The next major change came in the form of a new ministry opportunity for our family; since November of last year I’ve been working with the Office of Youth Ministry in the Diocese of Beaumont. This was a tough transitional period for our family. Previously, I had been with Christ the King Parish in Lake Charles for over four years. During my last year there the Lord began to tug at my heart; He began to let me know that my time there was coming to an end. I was comfortable there… so I ignored the ways in which he was trying to speak to me. There came a time when the needs of my family were beginning to shift and a change was inevitable. The craziest part is what I often read about from others who are in ministry, but never actually experienced for myself, and that is the call to cast out into the deep, so to speak.

When he had finished speaking, he said to Simon, “Put out into the deep water and let down your nets for a catch.” 5 Simon answered, “Master, we have worked all night long but have caught nothing. Yet if you say so, I will let down the nets.”  When they had done this, they caught so many fish that their nets were beginning to break. – Luke 5:4-6

The Lord brought our family away from Christ the King in a very rapid and unexpected manner, and He wasn’t going to open wide the next door just yet. We spent the next three months living on prayer and whatever was in our savings account. Several opportunities that didn’t pan out led me to quite a low point; I avoided people just so I could avoid them asking how I was doing. Even among church family the response “Oh… you know… still praying.” only garnered a sympathetic nod. It was rough, but the Lord is faithful.

During my time of unemployment I launched another blog site, which I’ve since retired due to the busyness of life and the inability to find time to maintain it as an editor should. I’ve also been semi-steadily blogging at epicpew.com.

So often during my journey I’ve found myself identifying with Israel during her Old Testament years. I feel as though when I’m at my lowest point I begin to pray fervently and with great resolve. As soon as things begin to turn up I tend to leave God behind. I’ve become the unfaithful nation in many ways; I’ve fallen into the habit of only seeking God when crisis hits. Not long after I began working with the Diocese of Beaumont I kind of fell out of my regular prayer habits. Sure enough, just over a month in I find out I need an emergency surgery that will land me back at home for five weeks of recovery. This process made me angry. The money began to dry up again and I remember just crying out “WHY?!” During my recovery there were weeks when there were no groceries and no means of going to get more. I developed a great love for cereal during my recovery.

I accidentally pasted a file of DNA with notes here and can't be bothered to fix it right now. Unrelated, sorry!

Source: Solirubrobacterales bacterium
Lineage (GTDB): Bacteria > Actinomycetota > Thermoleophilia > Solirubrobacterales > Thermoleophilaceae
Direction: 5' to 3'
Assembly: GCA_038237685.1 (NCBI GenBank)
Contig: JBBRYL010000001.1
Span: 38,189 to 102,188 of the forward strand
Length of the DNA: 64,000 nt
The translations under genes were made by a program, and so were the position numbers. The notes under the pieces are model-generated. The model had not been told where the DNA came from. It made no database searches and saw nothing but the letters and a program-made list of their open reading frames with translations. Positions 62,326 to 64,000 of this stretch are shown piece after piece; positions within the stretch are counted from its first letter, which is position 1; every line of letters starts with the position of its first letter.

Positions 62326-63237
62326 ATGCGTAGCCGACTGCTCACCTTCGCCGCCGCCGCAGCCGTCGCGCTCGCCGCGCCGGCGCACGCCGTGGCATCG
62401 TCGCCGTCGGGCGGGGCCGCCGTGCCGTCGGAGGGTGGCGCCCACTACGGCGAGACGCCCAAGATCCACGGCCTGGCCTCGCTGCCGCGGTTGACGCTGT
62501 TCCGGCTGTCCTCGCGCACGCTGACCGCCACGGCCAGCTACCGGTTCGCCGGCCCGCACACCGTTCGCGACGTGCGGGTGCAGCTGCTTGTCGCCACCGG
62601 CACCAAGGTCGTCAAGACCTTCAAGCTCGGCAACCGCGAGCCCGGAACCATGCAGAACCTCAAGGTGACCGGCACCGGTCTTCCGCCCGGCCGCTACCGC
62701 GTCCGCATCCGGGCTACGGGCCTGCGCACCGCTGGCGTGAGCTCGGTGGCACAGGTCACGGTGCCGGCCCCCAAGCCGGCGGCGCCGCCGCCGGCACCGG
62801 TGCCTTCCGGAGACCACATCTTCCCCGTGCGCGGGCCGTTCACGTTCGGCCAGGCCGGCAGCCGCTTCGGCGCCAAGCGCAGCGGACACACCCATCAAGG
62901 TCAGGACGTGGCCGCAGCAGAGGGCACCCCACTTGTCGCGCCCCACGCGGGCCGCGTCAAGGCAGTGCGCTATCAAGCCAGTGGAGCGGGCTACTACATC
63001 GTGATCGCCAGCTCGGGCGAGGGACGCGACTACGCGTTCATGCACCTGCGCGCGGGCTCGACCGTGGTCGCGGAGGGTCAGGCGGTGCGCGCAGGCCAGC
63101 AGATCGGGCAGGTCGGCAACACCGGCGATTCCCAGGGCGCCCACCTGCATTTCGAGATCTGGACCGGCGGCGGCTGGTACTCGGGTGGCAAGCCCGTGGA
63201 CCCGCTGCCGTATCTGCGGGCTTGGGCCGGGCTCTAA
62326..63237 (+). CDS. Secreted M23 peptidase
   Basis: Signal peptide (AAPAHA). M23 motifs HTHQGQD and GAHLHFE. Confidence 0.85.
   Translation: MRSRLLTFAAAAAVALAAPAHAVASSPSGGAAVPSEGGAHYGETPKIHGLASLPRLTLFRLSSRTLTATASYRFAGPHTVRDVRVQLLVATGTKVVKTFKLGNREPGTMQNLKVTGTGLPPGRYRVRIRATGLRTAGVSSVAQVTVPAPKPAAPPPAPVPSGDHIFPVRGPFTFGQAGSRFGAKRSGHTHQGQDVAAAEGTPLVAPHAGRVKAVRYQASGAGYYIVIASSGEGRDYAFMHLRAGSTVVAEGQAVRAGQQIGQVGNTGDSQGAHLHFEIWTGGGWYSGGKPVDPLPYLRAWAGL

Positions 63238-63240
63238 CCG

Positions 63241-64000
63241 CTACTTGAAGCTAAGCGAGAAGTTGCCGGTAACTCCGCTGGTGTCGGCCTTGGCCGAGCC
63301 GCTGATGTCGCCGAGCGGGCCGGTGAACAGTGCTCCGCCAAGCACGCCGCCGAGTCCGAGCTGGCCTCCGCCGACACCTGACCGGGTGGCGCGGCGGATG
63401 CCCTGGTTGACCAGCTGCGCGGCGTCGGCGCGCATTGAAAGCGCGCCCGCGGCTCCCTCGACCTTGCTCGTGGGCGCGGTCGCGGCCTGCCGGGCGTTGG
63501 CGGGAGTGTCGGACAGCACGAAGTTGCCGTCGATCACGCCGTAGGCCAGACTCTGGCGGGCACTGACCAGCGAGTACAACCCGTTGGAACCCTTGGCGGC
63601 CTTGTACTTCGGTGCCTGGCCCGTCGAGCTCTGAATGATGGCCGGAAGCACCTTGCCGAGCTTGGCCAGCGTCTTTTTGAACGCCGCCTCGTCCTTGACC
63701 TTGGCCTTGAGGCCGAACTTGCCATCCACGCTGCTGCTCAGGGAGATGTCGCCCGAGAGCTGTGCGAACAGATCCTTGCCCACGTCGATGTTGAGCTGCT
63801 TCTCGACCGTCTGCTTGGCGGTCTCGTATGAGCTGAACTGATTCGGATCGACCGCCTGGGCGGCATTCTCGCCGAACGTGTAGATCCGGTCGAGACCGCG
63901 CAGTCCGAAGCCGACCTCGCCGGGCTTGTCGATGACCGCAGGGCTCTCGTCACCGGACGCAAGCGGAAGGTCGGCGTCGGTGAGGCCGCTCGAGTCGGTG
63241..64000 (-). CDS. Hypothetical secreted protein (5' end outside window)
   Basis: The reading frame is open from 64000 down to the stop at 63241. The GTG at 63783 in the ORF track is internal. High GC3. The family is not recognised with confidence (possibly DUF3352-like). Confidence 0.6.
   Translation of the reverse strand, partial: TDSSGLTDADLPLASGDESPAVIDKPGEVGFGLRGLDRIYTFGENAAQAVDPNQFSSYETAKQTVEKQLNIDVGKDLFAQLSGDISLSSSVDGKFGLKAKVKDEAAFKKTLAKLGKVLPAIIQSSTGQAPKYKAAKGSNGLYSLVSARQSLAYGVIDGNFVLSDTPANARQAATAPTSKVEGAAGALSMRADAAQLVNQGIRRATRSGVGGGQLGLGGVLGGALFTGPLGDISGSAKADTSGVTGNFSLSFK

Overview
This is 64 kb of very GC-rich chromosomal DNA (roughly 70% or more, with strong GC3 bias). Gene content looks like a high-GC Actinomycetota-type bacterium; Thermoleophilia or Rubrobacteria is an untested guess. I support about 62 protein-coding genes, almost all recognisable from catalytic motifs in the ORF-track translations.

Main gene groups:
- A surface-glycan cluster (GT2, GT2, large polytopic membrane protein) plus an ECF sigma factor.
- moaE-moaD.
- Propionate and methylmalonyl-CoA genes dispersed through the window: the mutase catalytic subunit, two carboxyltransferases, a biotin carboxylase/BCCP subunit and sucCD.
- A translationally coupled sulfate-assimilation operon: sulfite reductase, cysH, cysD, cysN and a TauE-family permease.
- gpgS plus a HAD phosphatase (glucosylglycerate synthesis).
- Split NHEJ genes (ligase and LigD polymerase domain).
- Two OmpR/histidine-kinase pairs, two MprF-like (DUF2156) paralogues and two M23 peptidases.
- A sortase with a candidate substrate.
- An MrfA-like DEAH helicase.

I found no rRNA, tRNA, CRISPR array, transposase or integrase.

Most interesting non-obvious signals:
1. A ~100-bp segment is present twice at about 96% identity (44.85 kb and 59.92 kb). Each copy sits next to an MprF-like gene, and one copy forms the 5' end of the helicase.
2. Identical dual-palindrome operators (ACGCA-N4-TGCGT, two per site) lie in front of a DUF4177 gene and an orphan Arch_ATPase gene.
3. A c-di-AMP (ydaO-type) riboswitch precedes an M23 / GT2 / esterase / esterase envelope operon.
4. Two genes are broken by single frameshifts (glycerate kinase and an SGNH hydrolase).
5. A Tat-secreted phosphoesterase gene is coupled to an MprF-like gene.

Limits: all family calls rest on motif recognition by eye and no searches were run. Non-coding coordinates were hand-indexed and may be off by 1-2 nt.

During this low point, as I processed what was happening to my family, I began to seek the Lord once again. He showed me during this time what I was doing wrong… He showed me where I was being unfaithful. It wasn’t until Rachel and I completely surrendered; it was when we threw our hands in the air and told the Lord “Not our will, but yours!” that (I kid you not) money began to show up at our front door. Before our great surrender, the lowest of low was when we had to approach family to borrow a few bucks just to keep our lights on. Such an experience broke me of whatever ounce of pride I had left.

I think that’s what God was looking for all along. He wanted our surrender. He wanted our pride to be broken. He wanted us to finally and completely depend on him.

This morning I was reminded of God’s faithfulness. During my morning commute the rain began to pour down as the rising sun became overshadowed by the blackened, stormy sky. I found myself driving as slow as 45mph on the highway just to keep safe (I drive a Sentra, don’t judge). Before the rain hit I prayed with great zeal for the rain to be held off until I reached the chancery. But… it came with a vengeance. During my coffee-fueled, wide-eyed, overly-cautious commute I began to kind of laugh at myself. I was praying for safety, but the Lord didn’t want me to pray for safety… He wanted me to pray for faith. God doesn’t want to spare you from the storm. Heck, sometimes God’s plan isn’t even to get you through the storm. In all things, however, He wants us to ask him for the faith and perseverance to endure. So if you’re still reading this far I implore you to endure whatever life is throwing at you. You may be suffering and that suffering may get a hell of a lot worse before (and if) it gets better. In any case, God has a plan for you and is trying to speak to you through the suffering and heartache. Let it happen and LISTEN!